Method for classifying leaves utilizing venation features

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A method for classifying a plant leaf by utilizing the feature points of venation has been developed. A sample image of the venation can be extracted by utilizing a Curvature Scale Space (CSS) Corner Detection Algorithm. The sample image is treated to thicken the venation and increase the contrast through the retrieval unit prior to applying the Canny Edge Detection technology. The feature point, Branching Point and End Point is detected at each point where the calculated curvature angle is a local maximum. The distribution of the feature points of the extracted venation is calculated by applying a Parzen Window non-parametric estimation method.

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Description

BACKGROUND OF THE INVENTION

1. Field of the Invention

The present invention relates to a method for classifying plant leaves by utilizing the feature points, Branching Points (BP) and Ending Points (EP), associated with its vein patterns. More particularly, the feature points are extracted from a sample image of venation by applying a Curvature Scale Space (CSS) Corner Detection Algorithm. Then, the density of the extracted venation is calculated using a Parzen Window non-parametric estimation method.

2. Related Prior Art

The present invention introduces a method for classifying leaves by utilizing the venation features.

Recently, research into various plants has actively progressed due to the escalation of the public's interest in nature and the environment.

By virtue of advanced computer and network technologies, the internet and digital cameras are readily available to the general public and popular with individuals. Therefore, many people can easily examine and observe various plants and save the gathered information in databases to be used as research data.

However, many people normally input a plant terminology as a keyword when they want to retrieve certain information about a plant through a specific site. But, if the people do not know the plant terminology, it is difficult to retrieve certain information about the plant.

Accordingly, the present inventors have suggested an easy way to search certain plant information. They also have filed a Korean Patent Application (KIPO No.: 2005-0063271), entitled “Method of Searching the Leaf Images based on the Shapes and Venation Features.”

The conventional method of searching plant leaves includes: (i) sketching the shape of the various plant leaves, (ii) extracting the feature points and feature shapes of plant leaves by using the Minimum Perimeter Polygon (MPP) techniques for establishing the database, (iii) retrieving a specific feature shape of a leaf, such as a sketch, picture, and prototype of the leaf, according to the user's request, and (iv) searching and retrieving the leaf data that satisfies the requested feature points of the leaf.

Because the number of the feature points for the various feature shapes extracted by the conventional method is different for every leaf image, it has a problem for the searcher to correctly retrieve the wanted information of a certain plant leaf.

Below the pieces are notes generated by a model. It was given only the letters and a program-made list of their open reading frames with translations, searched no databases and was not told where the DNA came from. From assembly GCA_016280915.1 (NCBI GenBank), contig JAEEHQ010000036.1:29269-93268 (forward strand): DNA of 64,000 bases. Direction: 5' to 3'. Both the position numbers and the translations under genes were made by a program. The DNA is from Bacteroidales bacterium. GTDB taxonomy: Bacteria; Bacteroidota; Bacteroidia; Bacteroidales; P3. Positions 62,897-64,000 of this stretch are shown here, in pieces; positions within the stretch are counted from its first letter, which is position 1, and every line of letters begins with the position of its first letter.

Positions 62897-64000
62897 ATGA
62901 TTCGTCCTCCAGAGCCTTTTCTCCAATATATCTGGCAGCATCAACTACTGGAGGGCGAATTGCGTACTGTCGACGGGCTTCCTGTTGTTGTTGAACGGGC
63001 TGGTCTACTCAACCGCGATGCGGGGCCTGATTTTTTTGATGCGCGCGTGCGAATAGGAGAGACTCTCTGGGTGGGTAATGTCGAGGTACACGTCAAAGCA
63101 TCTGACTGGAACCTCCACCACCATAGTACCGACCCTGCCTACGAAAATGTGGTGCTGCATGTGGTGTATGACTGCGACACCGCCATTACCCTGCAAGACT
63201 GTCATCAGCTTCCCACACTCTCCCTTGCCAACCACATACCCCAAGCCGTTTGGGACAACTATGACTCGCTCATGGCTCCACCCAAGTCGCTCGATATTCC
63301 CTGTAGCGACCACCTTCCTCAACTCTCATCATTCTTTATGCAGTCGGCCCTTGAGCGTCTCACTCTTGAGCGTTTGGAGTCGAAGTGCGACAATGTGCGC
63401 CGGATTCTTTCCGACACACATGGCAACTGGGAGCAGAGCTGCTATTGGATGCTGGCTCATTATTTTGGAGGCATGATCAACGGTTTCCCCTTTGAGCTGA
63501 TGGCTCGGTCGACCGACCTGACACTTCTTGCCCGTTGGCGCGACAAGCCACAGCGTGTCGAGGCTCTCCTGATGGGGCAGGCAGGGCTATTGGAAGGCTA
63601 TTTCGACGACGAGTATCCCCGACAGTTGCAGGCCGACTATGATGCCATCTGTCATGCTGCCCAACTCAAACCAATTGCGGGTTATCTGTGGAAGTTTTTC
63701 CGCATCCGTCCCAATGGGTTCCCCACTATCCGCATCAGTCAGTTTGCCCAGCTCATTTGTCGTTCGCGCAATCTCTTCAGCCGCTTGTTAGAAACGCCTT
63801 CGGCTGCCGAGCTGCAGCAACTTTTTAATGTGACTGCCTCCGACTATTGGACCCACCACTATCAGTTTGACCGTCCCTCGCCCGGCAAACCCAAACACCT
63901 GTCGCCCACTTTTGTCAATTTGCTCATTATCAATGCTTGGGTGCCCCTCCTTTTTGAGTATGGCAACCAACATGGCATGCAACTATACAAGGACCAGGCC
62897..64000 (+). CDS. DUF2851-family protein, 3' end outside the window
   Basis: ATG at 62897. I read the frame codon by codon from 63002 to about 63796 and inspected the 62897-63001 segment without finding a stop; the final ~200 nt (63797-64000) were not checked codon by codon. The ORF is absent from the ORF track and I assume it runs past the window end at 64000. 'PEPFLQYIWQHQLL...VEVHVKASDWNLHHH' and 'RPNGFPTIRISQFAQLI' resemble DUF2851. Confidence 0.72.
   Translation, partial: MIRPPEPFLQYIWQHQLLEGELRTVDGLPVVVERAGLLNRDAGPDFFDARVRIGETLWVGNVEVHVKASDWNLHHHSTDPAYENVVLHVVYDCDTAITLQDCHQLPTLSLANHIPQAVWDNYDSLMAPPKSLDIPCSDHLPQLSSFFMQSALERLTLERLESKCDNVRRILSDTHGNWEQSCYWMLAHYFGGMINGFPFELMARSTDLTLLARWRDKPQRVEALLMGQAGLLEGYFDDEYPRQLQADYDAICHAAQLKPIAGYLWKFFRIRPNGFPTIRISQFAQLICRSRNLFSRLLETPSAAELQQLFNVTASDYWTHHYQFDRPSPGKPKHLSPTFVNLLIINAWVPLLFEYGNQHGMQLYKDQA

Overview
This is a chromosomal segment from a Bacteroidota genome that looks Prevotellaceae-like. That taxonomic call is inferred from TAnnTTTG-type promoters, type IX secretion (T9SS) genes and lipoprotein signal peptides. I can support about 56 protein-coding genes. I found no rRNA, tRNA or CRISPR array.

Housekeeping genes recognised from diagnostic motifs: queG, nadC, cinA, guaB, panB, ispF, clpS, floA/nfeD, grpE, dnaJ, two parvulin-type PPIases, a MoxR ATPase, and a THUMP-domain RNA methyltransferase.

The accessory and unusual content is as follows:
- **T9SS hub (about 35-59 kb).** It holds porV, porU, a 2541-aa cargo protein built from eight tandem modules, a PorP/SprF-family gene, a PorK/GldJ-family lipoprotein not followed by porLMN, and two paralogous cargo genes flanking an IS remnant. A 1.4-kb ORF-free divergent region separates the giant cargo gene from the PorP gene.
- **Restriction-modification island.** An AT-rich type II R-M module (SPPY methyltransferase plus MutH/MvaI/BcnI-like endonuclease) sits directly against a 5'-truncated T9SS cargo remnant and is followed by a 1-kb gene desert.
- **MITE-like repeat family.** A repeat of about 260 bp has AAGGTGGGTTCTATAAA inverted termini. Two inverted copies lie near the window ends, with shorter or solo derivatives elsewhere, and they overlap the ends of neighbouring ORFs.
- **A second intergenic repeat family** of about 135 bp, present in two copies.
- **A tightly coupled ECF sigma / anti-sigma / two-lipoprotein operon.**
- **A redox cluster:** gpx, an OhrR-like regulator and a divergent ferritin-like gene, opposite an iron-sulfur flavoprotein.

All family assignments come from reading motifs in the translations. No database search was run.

In addition, there is another method suggested for searching the plant leaves using physical characteristics, such as the texture and color, to categorize the plant leaves. Because most plant leaves have similar texture and color, it is also difficult to retrieve the correct plant information with this method.

SUMMARY OF THE INVENTION

In order to accomplish the aforementioned purpose, a method for classifying a plant leaf of the present invention is developed by utilizing the feature points of the venation, the method comprising the steps of: (a) a sample image of venation is extracted from a leaf for inputting to an input unit (120) (S401).

(b) A series of feature points, known as Branching Points (BP) and Ending Points (EP), are detected from the extracted sample image of venation by applying a Curvature Scale Space (CSS) Corner Detection Algorithm (S405).

(c) The feature points, BP and EP of the extracted venation are classified through an analysis unit (140) (S407).

(d) The series of detected feature points (BP and EP) are checked to verify whether they are distributed along a line or around a point by calculating the probability density function (PDF) of the feature points (BP and EP) of the extracted venation using the Parzen Window non-parametric estimation method (S409).

(e) According to the previous step of calculating the distribution of the detected feature points, the venation pattern is classified as either parallel or non-parallel; if the feature points (BP and EP) are clustered around a point at the top and/or bottom of the leaf, it is parallel, and if the feature points (BP and EP) are distributed along a line, it is non-parallel, (S410).

(f) Based on the previous decision step, if it is determined to be a parallel venation, the pattern is further classified as a first parallel venation, if the BP at the top end are densely clustered around a point, while the BP at the bottom end are also densely clustered around a point (S428), or a second parallel venation, if the BP at the top end are densely clustered around a point while the BP at the bottom are distributed along a line (S425).

(g) If it is not the parallel venation according to the previous decision step, the BP distribution direction is analyzed again as to whether the distribution of the BP form a longitudinal line from the top to the bottom (S435).